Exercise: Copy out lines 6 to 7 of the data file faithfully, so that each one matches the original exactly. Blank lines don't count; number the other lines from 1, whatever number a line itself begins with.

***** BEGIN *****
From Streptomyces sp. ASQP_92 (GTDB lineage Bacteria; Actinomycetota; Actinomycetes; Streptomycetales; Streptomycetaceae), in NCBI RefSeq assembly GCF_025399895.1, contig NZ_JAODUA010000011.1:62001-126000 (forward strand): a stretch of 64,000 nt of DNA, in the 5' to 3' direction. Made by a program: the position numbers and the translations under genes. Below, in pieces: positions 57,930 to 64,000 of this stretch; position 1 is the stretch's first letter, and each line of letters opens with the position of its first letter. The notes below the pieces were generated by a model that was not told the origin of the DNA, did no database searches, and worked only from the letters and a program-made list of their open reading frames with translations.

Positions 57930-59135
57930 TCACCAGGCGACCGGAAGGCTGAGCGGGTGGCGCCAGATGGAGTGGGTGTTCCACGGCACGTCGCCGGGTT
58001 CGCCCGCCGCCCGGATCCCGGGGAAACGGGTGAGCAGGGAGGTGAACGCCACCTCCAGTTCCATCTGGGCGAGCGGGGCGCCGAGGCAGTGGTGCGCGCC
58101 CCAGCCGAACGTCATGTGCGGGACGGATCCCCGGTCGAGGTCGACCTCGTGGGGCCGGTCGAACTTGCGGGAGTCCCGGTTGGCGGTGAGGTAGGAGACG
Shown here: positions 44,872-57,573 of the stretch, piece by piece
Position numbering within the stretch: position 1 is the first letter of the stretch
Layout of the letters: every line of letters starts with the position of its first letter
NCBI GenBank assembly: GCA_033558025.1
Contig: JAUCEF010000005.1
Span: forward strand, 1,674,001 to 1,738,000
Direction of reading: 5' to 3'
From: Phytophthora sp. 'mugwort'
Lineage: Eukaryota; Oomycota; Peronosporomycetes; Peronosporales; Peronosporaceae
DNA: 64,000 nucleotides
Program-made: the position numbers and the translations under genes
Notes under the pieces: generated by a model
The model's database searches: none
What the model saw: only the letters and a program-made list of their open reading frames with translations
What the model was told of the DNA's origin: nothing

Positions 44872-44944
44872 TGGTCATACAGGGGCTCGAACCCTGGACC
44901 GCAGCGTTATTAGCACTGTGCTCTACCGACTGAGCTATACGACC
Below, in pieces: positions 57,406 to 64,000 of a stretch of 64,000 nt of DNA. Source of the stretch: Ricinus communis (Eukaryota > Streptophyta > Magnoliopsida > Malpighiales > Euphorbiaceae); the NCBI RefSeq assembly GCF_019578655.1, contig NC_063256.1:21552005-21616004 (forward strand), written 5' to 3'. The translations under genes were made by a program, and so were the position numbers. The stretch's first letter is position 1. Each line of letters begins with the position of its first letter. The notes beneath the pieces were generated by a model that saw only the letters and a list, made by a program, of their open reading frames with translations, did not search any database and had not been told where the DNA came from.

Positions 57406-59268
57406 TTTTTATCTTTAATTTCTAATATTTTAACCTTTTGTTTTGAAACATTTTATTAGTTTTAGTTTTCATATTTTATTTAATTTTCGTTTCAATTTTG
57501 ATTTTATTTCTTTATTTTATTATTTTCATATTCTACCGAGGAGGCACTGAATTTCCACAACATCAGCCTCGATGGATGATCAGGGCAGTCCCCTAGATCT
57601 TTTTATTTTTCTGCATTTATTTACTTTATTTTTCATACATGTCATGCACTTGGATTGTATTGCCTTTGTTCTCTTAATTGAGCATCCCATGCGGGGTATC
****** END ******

Shown here: positions 44,872-57,573 of the stretch, piece by piece
Position numbering within the stretch: position 1 is the first letter of the stretch